Fantasies about jamming cellphones on public transit

When I have to listen to a woman whine about her boyfriend, or some guy bitching about his fantasy football team, I sometimes wish I could just shut off the phones or jam the network.

A guy on a Philadelphia bus did just that, and more than once. And he boasted about it on a network newscast:

“A lot of people are extremely loud, no sense of just privacy or anything. When it becomes a bother, that’s when I screw on the antenna [on a jamming device] and flip the switch,” said Eric.

Unfortunately, what Eric was doing is illegal, a federal offense that could result in jail time and up to a $16,000 fine.

Have you ever jammed cellphones on a bus or train?

And what’s your favorite overheard cell snippet? Mine continues to be:

“I ain’t even had sex, why do my legs hurt so bad?”


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  • Sounds more like a public service than a crime.

  • B R A V O Eric - Just like people don't GIVE A PHUCK about disturbing your peace, I am truly G L A D to see somebody else PHUCK them.

    Again - B R A V O Eric.

  • In reply to mikep621:

    Well, jamming cell phones is also jamming people QUIETLY texting or web-surfing on their phones, so PHUCK people who don't get that!

    And what peace? It's the L. It isn't going to be quiet even if we all sit silently with our hands folded like we're in kindergarten.

  • The reason it's illegal is that no one ever thinks about the unintended consequences. If a device can jam every phone on a bus, it's also causing interference in a sphere outside the bus. Not to mention jamming the any other radio devices near the bus. What happens in an emergency when someone can't call for help?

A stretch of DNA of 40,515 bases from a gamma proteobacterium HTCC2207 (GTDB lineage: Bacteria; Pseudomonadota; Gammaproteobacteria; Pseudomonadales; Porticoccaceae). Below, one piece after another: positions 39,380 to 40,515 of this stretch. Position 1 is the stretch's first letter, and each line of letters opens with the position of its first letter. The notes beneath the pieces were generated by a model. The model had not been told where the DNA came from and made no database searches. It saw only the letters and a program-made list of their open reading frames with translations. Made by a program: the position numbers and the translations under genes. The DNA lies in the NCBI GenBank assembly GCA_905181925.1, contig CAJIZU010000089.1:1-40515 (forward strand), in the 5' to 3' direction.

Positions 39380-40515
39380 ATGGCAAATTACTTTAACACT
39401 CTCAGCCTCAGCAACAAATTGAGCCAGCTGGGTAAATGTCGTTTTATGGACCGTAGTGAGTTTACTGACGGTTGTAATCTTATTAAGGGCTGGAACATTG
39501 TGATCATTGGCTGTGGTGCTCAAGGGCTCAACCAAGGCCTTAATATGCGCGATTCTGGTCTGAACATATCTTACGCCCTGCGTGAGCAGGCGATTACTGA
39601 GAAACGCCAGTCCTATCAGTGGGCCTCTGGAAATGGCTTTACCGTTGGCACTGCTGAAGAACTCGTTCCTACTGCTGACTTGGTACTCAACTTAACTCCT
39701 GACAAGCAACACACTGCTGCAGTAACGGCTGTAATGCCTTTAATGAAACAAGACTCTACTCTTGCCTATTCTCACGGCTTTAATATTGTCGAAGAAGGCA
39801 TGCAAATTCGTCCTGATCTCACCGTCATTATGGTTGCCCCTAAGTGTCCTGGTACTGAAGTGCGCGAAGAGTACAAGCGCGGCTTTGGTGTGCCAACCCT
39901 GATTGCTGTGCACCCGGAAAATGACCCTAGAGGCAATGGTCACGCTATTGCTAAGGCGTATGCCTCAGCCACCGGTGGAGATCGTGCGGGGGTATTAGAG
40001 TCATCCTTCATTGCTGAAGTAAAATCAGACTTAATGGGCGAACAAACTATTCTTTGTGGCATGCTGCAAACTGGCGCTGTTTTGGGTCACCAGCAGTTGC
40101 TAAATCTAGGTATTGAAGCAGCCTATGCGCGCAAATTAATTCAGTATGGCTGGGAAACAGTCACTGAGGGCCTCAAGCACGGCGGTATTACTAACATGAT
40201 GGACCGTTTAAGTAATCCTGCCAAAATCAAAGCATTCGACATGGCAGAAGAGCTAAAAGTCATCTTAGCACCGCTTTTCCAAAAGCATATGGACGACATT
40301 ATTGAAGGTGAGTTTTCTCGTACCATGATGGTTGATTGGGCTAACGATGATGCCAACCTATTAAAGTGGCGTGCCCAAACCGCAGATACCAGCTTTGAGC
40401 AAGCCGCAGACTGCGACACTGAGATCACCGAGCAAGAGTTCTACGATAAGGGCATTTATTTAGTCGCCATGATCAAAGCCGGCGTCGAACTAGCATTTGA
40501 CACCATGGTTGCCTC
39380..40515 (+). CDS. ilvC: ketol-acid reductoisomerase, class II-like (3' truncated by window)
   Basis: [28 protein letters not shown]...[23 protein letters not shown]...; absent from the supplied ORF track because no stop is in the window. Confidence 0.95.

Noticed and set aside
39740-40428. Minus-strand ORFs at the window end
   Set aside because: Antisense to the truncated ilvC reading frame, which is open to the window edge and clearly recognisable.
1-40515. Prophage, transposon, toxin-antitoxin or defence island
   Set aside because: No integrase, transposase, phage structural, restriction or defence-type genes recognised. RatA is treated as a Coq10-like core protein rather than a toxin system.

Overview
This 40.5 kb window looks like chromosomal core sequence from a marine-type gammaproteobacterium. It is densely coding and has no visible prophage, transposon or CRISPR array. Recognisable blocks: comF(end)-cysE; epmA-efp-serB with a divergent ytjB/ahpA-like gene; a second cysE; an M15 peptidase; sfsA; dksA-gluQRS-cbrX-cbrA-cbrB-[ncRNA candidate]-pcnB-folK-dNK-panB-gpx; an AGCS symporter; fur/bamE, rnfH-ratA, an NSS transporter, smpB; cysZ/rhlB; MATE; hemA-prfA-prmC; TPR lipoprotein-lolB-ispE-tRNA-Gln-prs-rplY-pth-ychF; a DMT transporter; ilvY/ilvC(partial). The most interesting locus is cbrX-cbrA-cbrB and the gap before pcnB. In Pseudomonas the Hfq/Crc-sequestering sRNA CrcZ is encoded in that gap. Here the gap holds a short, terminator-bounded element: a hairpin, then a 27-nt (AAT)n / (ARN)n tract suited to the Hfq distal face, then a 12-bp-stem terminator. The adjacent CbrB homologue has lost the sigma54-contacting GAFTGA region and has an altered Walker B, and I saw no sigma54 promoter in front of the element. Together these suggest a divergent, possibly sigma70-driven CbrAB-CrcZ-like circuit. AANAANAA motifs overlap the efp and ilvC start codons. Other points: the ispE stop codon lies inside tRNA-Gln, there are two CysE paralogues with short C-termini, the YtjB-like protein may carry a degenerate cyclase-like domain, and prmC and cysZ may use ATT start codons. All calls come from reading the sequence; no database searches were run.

This kind of behavior is just as selfish as the loud talkers. I hope he pays and others think twice before taking matters into their own hands.

  • Theaters used to do it. Apparently they could point the gps tower finder into neverland.

    Anyway, CTA won't because they would lose the revenue from leasing out the subway communications system.

    And, of course, Eric gave the usual legal b.s. answer, and NBC10 didn't indicate whether they called the feds on him.

  • I once heard half a conversation about someone being Lucille Ball's illegitimate daughter. I wish I could have heard the person on the other end of the line.

  • Hilarious!
    My best one was walking behind a young dude, who was loudly complaining that the week before he'd been standing on a train platform and had plugged his phone in to juice up the battery. Only got arrested and charged with theft from the CTA.

  • In reply to Expat in Chicago:

    There was a story a couple of years ago about someone finding out where the electric outlet was on an L car and tapping in.

  • I would be furious if the cell phone talkers meant I couldn't quietly browse the internet on my phone during my L ride.

  • In reply to owine:

    Not to mention there are plenty of loud people without a cell phone.

  • In reply to owine:

    As I mentioned above, one technique is to prevent the phone from finding the cell tower, so if that technique is used, yes.

    But, as the CTA Tattler has demonstrated on various occasions, more than likely your smartphone would be stolen if exhibited on or around CTA property or vehicles.

  • At least in the "olden days" of the flip phone, the mouth piece was close enough to the mouth that people didn't have to shout. Now, with a tiny thing that barely covers the ear, people have to shout to have a phone conversation at all. (How old do I sound?)

  • Even with the smaller phones you still don't need to shout.

  • I'd be happy if they could fix it so no phone would ring for an inordinately long time before the owner got around to answering it.

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